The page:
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What is cash flow? Its technical definition is “the total amount of money being transferred into and out of a business, especially as affecting liquidity” this pretty much translates to how many money you have at your disposal, cold hard cash!

It’s important to remember that your liquidity is one thing you need to concentrate on, as a business, from the get go, not when it’s too late. Cash flow is in the top 3 reasons small and medium business fail.

Plan ahead, most businesses know their expenses well, so plan for them, if you know a big purchase is coming up in 12 months’ time, divide the cost by 12 and put that amount aside each month so when the expense is realised it won’t dent your cash flow.

Cash comes from payments of accounts right? So make sure you make your payment deadlines clear and whether there are any penalties for a late payment or even more appealing a small discount for paying on or before the due date.

Remember when your parents told you to put a dollar away per week for 18 years and you’ll have $936? Well the same is true for business, put aside 5/10% every invoice that will cover your GST or ATO payments, believe me it’ll make tax time much more pleasant.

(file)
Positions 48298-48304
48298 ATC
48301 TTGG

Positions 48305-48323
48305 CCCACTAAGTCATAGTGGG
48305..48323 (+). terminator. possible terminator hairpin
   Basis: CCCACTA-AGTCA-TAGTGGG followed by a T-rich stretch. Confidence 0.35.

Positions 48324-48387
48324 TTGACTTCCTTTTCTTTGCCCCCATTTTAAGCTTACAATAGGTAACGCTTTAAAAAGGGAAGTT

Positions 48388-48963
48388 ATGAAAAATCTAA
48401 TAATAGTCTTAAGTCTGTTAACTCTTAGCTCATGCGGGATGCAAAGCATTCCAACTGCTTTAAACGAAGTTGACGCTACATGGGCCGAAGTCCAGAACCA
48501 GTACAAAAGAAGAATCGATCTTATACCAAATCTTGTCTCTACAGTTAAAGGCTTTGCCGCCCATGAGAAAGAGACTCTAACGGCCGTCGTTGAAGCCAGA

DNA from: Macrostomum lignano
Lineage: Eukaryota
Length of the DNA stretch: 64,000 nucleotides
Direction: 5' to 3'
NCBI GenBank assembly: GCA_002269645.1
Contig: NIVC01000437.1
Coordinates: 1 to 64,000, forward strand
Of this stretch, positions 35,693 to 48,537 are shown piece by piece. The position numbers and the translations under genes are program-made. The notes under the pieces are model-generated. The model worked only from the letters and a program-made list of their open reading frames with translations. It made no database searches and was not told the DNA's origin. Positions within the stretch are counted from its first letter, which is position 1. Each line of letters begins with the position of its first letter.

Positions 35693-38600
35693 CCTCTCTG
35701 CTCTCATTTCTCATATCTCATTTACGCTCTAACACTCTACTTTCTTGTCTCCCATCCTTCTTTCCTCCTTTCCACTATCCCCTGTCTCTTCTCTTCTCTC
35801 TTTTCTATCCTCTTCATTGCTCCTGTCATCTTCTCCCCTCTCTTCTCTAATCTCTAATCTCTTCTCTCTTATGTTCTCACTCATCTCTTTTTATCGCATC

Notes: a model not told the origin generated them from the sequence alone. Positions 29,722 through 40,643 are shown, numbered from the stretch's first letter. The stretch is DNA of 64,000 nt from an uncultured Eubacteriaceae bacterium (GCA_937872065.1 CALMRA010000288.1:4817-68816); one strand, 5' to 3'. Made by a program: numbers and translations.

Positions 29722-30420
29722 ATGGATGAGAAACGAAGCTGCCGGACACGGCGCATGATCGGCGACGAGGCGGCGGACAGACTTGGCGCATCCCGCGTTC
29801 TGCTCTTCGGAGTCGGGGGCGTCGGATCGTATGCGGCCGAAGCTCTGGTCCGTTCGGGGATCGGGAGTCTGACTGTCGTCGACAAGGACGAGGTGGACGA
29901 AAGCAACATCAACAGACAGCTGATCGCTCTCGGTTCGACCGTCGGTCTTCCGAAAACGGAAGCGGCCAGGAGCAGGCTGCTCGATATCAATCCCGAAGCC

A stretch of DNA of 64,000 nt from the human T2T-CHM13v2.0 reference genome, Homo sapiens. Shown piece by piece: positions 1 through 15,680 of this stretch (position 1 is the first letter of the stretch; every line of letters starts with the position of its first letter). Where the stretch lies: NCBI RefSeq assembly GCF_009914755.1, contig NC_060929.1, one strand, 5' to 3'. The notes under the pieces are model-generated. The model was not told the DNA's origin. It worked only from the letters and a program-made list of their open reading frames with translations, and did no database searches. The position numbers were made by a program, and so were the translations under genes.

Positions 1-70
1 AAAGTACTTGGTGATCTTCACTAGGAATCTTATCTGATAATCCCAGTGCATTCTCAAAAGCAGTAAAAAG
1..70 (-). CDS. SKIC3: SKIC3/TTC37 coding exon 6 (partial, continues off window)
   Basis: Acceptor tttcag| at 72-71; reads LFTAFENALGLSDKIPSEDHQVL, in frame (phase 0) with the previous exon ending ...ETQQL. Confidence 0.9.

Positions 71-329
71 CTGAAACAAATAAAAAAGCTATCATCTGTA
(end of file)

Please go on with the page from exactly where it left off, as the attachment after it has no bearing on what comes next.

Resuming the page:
A business loan is also an excellent idea if you’ve got money coming in but need access to cash right now for a big purchase, this type of forward planning will benefit you in the end.

The saying “Cash is King” doesn’t come from nowhere so plan, be smart and think forwards at all times.

Posted in Misc, Uncategorized

Household Debt

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Australian households have more debt compared to the size of the country’s economy than any other in the world. As of the third quarter of 2015, it now has the world’s most indebted household sector relative to GDP, according to LF Economics’ analysis of national statistics.

The overwhelming majority of this debt is mortgage debt, with investors and homeowners, mainly new and marginal entrants, having massive mortgages.

The data from LF Economics points to the largest housing bubble on record with the house prices from 1996 – 2015 rising by 141% and our income, inflation and construction costs not keeping up.

So what does that mean? Well in order to address this issue it will possibly mean bursting the said bubble and picking up the financial pieces as home owners face the possibility of having huge mortgages on a house that is worth less than their mortgage, this is called negative equity or upside down in their own homes.